• PAYE records and returns, if you employ people

What happens after an HMRC compliance check

It’s important to note that so long as you’re not intentionally committing tax fraud, or making mistakes through gross negligence, HMRC will work with you to put right any problems with your VAT. Even if it is an honest mistake you may still have to pay a penalty, in addition to paying any VAT you owe.

HMRC will take into account how helpful you’ve been during the check and whether you’ve honestly reported any mistakes.

You can appeal HMRC’s decision, but only within 30 days. 

What is automated tax compliance?

Automated tax compliance means using specialist software to help keep track of your payments and the VAT laws that apply to you. Rather than tracking your VAT manually on a spreadsheet and checking the guidance online yourself.

This might look like software that can:

  • Manage tax data and records
  • Calculate and file taxes
  • Prepare VAT returns
  • Quantify tax liabilities

Automated tax compliance software allows CFOs around the country to rejoice as they can quickly access specific data. Tax compliance software also keeps everyone singing from the same hymn sheet as employees across the business are operating from, and contributing to, a single source of truth. 

Some of the most popular tax software solutions out there include Sage, Quickbooks and Xero all of which are compliant with the government’s Make Tax Digital initiative. 

(and seamlessly integrate with Pleo 👀)


QuickBooks is often considered the most user-friendly option for beginners, with a simple interface and helpful tutorials. It also has a wide range of features, including invoicing, expense tracking, and inventory management. QuickBooks also offers online support and customer service. It can submit VAT returns and do a lot more from tracking and keeping your data safe to self-assessment.


Xero comes in three different package sizes: starter, standard and premium, and the software varies greatly between all three. All three versions do comply with HMRC’s Making Tax Digital guidelines and can help you file VAT returns, it also seamlessly integrates with a wide range of third-party apps for additional functionality. But the cost of those add-ons do add up!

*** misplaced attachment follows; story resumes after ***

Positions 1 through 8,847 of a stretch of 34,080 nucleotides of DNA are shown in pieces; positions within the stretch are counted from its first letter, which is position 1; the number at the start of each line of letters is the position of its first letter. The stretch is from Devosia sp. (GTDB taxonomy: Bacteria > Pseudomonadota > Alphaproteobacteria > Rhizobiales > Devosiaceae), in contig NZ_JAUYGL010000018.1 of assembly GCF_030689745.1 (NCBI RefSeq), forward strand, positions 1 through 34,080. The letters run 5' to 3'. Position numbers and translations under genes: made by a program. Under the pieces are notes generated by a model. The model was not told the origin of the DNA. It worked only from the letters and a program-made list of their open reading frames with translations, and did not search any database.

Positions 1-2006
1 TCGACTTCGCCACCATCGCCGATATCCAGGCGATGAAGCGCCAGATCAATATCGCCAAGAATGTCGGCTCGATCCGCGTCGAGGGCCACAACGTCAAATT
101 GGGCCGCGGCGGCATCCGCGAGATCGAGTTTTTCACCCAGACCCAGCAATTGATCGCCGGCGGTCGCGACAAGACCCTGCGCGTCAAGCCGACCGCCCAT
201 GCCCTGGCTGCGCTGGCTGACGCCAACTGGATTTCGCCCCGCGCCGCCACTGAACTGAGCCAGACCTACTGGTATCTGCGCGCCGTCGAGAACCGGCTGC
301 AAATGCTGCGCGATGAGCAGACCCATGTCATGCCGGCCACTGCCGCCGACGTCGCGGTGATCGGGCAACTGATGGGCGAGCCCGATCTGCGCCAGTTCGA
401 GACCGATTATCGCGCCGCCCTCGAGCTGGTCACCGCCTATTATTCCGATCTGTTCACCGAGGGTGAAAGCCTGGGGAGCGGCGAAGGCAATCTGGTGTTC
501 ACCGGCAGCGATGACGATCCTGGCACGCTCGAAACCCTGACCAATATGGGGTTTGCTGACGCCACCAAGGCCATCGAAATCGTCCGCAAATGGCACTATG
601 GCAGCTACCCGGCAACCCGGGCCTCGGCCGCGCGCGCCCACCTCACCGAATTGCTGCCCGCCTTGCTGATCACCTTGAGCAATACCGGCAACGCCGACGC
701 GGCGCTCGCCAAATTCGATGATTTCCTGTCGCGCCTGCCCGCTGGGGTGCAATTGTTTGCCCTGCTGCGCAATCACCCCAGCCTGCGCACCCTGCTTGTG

Sage is a more advanced option, with a steeper learning curve than QuickBooks or Xero. However, it is a powerful accounting software with a wide range of features and customisation options, known for its more robust reporting capabilities.

What is the best tax software for beginners?

QuickBooks is often described as the most tax-friendly software for beginners, though the best software for filing taxes will be unique to the size, scale and set-up of your business.  

What is SAP in tax?

SAP is an end-to-end business software that helps large businesses manage their taxes more efficiently. It offers industry-specific tools to help businesses comply with tax regulations and manage their tax obligations more effectively. This includes calculating and filing taxes, keeping data safe, managing tax rates, rules and policies, and providing real-time visibility into tax obligations and liabilities.

Compared to QuickBooks and Sage which are designed for basic bookkeeping, SAP is designed for larger enterprises with more complex needs. It also has a range of customizable features that have been designed for specific departments within a larger business. Whereas QuickBooks and Xero are more suitable for small and medium-sized businesses and offer fewer customisation options.

Pleo can help you keep track of your VAT

Our automated invoice software keeps helps you retain all the evidence you need to pay VAT or show that you’ve accurately reversed it. You can then integrate it with a Making Tax Digital compliant software like from Sage to Quickbooks. 

Pretty cool? We think so too.